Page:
Ethan A. Huff
November 30, 2012
The Massachusetts-based pharmacy company responsible for the recent meningitis outbreak that left at least 34 people dead and another 490 injured is fighting back against the U.S. Food and Drug Administration (FDA), which it says took an inordinate amount of time in following through with issuing proper warnings about the company’s questionable manufacturing practices.
According to recently uncovered documents, the New England Compounding Center (NECC) sent a letter to the FDA back in 2007 reprimanding the agency for taking nearly two years to follow up with inspections that first began back in 1999, and were later re-initiated in 2004. According to the letter, the FDA failed to both clarify and address any of the issues it had with NECC and its products in a timely manner.
“We believe that FDA’s nearly two year delay in issuing the Warning Letter contradicts FDA’s rhetoric regarding the asserted risks associated with our compounded products,” wrote NECC co-owner and chief pharmacist Barry Cadden in the letter, date January 5, 2007. After receiving the letter, the FDA failed once again to respond until almost two years later, finally issuing a response on October 31, 2008.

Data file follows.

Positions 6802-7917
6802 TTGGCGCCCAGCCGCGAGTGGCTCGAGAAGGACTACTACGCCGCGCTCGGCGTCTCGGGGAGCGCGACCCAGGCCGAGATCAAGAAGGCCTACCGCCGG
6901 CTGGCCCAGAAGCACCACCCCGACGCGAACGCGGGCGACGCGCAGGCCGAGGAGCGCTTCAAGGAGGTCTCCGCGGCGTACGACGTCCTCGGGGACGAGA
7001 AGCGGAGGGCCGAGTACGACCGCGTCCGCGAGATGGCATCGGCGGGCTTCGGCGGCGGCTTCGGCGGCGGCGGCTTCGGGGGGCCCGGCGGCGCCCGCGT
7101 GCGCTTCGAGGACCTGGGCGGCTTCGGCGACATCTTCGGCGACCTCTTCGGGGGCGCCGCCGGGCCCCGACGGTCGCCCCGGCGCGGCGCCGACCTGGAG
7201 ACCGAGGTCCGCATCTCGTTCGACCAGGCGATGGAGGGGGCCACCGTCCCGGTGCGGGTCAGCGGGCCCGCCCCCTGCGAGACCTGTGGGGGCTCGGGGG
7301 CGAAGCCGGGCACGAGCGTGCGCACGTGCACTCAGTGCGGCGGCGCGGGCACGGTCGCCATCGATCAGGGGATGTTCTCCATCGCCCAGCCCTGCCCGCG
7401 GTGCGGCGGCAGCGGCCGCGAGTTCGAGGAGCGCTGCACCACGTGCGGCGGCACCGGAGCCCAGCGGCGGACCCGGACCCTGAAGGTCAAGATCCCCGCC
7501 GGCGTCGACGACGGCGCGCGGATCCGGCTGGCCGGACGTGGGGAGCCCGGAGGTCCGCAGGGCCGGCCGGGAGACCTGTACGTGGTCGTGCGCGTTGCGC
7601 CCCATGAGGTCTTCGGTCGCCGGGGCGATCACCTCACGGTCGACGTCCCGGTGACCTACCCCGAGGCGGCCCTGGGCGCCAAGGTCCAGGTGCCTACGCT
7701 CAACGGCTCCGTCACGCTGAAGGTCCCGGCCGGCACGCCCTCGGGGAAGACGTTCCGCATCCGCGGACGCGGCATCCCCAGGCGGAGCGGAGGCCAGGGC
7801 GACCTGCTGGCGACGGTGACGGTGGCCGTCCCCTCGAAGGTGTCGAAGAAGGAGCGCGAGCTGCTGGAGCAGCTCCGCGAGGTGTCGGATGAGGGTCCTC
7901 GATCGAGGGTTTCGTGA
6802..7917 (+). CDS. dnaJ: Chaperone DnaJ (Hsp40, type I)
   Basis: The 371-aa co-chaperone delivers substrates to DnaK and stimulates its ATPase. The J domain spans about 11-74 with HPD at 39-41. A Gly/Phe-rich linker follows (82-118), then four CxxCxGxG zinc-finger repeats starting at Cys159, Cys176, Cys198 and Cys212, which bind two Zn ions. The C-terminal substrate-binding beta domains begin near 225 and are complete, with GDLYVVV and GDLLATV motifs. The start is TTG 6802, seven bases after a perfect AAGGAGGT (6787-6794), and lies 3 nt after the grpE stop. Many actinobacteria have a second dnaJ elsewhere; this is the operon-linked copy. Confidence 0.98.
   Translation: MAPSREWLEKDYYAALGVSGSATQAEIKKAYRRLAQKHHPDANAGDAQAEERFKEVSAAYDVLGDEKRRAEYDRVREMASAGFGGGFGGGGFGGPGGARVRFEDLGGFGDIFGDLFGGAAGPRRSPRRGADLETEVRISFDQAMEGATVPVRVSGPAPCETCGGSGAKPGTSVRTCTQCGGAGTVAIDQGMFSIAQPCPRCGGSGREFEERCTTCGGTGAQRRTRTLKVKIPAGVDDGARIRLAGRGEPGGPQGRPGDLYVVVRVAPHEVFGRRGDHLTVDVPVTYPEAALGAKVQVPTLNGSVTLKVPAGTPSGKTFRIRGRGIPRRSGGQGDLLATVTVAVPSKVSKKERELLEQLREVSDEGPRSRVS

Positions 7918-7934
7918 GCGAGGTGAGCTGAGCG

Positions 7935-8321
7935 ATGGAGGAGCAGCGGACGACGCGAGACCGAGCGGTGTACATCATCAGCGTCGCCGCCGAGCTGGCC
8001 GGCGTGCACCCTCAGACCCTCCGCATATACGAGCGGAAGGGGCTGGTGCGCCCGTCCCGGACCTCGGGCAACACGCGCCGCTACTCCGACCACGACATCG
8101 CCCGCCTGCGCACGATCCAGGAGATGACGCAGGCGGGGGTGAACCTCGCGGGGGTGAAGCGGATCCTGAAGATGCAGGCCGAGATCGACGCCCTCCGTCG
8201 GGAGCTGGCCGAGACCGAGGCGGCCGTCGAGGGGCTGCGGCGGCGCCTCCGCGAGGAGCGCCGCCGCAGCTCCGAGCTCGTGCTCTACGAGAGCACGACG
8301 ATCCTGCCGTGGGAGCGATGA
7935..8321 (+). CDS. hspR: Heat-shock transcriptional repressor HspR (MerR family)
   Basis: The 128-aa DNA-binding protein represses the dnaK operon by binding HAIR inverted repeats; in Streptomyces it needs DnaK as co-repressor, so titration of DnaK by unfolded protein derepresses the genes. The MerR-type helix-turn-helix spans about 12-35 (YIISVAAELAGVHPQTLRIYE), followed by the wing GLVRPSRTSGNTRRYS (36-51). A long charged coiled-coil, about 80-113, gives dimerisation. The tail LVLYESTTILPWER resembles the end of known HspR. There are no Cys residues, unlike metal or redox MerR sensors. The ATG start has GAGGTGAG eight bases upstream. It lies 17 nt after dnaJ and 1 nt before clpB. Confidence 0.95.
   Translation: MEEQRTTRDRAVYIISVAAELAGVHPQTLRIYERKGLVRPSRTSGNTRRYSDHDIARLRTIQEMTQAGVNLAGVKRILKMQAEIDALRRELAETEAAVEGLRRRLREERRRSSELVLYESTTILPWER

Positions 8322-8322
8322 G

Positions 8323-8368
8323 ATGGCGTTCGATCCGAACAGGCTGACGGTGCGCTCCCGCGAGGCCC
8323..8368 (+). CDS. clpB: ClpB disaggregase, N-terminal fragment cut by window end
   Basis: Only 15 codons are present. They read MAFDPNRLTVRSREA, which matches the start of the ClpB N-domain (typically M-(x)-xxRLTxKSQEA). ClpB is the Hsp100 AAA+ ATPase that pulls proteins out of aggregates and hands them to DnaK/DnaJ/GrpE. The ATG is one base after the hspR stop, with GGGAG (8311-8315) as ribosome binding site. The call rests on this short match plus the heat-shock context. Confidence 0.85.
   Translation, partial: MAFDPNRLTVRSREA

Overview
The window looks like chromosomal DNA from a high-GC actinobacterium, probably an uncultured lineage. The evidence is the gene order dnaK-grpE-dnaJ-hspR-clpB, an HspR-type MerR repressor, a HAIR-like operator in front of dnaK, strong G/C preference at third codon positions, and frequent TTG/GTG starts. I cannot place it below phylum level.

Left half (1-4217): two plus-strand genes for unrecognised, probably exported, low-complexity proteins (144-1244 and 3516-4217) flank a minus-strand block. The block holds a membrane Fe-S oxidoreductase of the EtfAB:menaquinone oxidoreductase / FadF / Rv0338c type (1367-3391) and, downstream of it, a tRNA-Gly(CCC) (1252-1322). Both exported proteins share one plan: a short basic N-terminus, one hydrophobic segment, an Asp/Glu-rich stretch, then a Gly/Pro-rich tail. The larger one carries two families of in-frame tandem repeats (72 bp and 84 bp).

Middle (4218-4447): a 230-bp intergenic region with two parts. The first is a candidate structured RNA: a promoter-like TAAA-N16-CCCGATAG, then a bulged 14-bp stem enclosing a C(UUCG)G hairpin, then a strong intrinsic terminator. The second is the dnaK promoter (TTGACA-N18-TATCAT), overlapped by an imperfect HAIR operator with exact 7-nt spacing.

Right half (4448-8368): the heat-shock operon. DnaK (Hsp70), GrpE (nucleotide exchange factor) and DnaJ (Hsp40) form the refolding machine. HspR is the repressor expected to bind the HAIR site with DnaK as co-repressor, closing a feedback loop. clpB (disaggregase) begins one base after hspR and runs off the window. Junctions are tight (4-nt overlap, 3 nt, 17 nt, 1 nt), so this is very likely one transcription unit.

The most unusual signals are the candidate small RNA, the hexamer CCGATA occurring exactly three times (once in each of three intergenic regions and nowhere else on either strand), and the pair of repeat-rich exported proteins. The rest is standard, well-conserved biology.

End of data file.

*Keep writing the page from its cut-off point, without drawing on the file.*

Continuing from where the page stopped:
In its response, the FDA admitted to Cadden that there had indeed been a “significant delay” throughout the entire process, but reiterated its “serious concerns” about the company’s manufacturing process and operations. According to a recent statement by FDA spokeswoman Erica Jefferson, the agency had numerous internal matters to deal with at that time, including discerning its appropriate role in the regulation of large-scale drug compounders like NECC.
The FDA also defended itself by claiming that Cadden refused to cooperate with the agency on numerous occasions in years prior, including back in 2004 when the FDA found several marketing and packaging violations at the company. Rather than meet to discuss the issues, Cadden stonewalled, according the agency, and even became hostile — and such behavior continued throughout the course of many years.
Even if Cadden’s concerns about the FDA’s warning delays were valid, his company still appears to have been directly responsible for shipping tainted steroid shots to clinics all across the country, a heinous oversight that should not have occurred no matter how poorly the FDA handled its inspection process over the years. A federal judge also recently determined that individual lawsuits against NECC are free to move forward, despite requests by NECC that they be delayed.
Sources for this article include:
This article was posted: Friday, November 30, 2012 at 5:53 am